It's a long way from Germany to the other end of the world. It takes a lot of time, money and causes a pretty big CO2 footprint!

With a travel time of 42 hours, I found it too strenuous to fly to Australia just for the SOOS (Southern Ocean Observation System) 2023 meeting, especially as the continent has so much to offer. However, the travel costs for longer private stays are not fully covered by the employer. Therefore, I struggled for a long time with how much vacation I wanted to add to the symposium. With an arrival of almost three days, a departure of two days and a conference of five days, I felt the physical strain was very great. Even with five days of additional vacation, you've barely acclimatized before you have to leave again. So the only logical conclusion was to pay the flight costs plus a few nights' accommodation out of my own pocket, but to enjoy Tasmania to the full.

And so it went from Berlin to London with British Airways, from London to Singapore with Qantas, from Singapore to Melbourne (also with Qantas) and from Melbourne to Hobart with Qantaslink. There was something delicious to eat and drink on all flights. I therefore didn't need any airport snacks. Unfortunately, I can never really sleep for long, at least during the flight. If things are going well, I nod off for 1.5 hours. Particularly stressful on the penultimate flight was some confusion about immigration to Australia. In Berlin I was told that my luggage would be passed through to Hobart and that I didn't need to pick it up in between. After consulting with the cabin crew from Singapore to Melbourne, it turned out that I would have to take my luggage with me in Melbourne in order to clear immigration. In Australia, virtually no seeds, drugs, certain medicines or excessive amounts of tobacco or alcohol are allowed to be imported. All luggage is checked for this.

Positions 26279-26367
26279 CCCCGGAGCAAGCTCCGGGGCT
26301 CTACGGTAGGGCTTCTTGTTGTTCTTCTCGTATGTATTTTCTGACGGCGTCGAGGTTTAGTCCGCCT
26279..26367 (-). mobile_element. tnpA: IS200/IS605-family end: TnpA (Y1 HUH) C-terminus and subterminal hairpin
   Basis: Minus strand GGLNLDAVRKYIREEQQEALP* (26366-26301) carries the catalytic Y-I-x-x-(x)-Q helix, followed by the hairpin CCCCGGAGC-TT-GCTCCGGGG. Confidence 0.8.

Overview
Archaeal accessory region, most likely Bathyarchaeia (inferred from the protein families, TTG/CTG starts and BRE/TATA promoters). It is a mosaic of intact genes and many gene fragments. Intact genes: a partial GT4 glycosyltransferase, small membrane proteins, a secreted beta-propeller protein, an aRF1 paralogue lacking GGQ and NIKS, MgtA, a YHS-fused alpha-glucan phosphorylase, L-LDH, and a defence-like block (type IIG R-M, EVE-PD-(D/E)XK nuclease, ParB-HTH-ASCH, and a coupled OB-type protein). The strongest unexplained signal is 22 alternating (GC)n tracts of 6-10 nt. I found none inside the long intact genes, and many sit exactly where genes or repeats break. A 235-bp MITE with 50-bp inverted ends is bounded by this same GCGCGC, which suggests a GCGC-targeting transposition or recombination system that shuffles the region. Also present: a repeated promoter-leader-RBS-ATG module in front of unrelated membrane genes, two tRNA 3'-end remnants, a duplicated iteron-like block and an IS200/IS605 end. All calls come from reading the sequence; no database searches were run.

For example, a small family in front of me had taken a large bag of apples with them. These were immediately confiscated by customs in Melbourne. Even dirt under your shoes can be a problem. My suitcase was scanned once and my hiking boots were scrutinized. Fortunately, the little bit of dirt wasn't a problem for me. In Hobart, I discovered that the infrastructure for immigration and checks at the airport was not in place. It's a small airport that only a few small planes fly into. As in Peru, the quickest way to get into the city was by Uber or cab.

After a long tour, I needed a lot of sleep. I arrived around twelve and slept for almost seven hours. But that doesn't help with the jet lag. The time difference between Germany and Tasmania is 8 hours. It therefore takes a few days to get used to the new day-night rhythm. Nevertheless, during the regeneration weekend before the symposium, a visit to Woolworths and a Saturday trip to the Salamanca Market were possible. Like in Germany, the market is a mixture of food stalls, local products, lots of decorations, books, music and clothing stalls.

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